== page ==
It’s not that I always maintain such a nonchalant attitude. Quite honestly, it’s something I have to work on. It’s a form of rejection, so it does hurt your feelings. I started off on Twitter, which is much more brutal. When I befriended Molly Jong-Fast, who is a political pundit, I noticed what a beating she was taking on Twitter, but also how she responded with such flair. She would make it funny and amusing. She did not care. I was in awe of that. Oh my God, if only I could do that, I told myself. Well, it turns out that if you put your mind to it, you can. Obviously, if you want to read the good comments, you also have to read the bad ones. Some of them are thought-provoking, which is interesting. And as regards those that are crass and mean, I highlight them so that everybody gets a laugh.
When I was a child, I was bullied, and even though it gets easier with age, I remember how difficult it was keeping things in perspective. Have you had a similar experience? Were you bullied at school?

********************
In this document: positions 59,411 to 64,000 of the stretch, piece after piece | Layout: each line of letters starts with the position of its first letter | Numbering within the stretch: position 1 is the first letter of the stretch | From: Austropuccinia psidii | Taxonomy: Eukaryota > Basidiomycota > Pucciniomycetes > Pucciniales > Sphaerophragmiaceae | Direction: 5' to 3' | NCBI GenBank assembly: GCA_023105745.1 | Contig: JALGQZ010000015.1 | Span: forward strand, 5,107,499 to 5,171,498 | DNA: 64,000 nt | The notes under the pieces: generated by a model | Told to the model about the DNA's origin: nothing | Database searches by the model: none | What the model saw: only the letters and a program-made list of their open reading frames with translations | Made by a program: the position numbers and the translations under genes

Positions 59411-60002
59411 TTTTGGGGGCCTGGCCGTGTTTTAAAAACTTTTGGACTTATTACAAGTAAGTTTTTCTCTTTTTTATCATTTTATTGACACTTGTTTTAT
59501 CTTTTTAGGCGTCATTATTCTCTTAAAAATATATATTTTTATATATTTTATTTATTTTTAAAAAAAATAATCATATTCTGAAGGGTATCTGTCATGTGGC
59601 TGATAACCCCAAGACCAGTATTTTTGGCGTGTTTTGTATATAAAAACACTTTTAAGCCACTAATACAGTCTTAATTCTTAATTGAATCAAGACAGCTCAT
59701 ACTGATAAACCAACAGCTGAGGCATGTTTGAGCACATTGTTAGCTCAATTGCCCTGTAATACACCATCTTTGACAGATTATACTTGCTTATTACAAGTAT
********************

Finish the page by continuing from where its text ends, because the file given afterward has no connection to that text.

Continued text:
Terribly. School was awful. Not in Czechoslovakia, but in Sweden. I was going to say it was one of the hardest times of my life, but then I realize what a “fantastic” year and a half I’ve just experienced. Everything is relative. It’s true, however, that it was the only time in my life I thought about suicide. So, I know what you’re talking about. I always think what a blessing it is that Europe doesn’t have America’s gun laws, because if there had been a gun in the house at the time, I would probably have used it. You’re twelve or thirteen and you’re in pain and you don’t see an end to it, so you think of doing something stupid. It was an extremely awful time.
Just hearing that is horrific. And it could be surprising to many people. I believe many people think that escaping communism would have meant the grass being greener and everything being all rainbows and unicorns, but you had a tough time. How did growing up in Sweden affect you? Do you think you would be a different person if you had grown up in Czechoslovakia?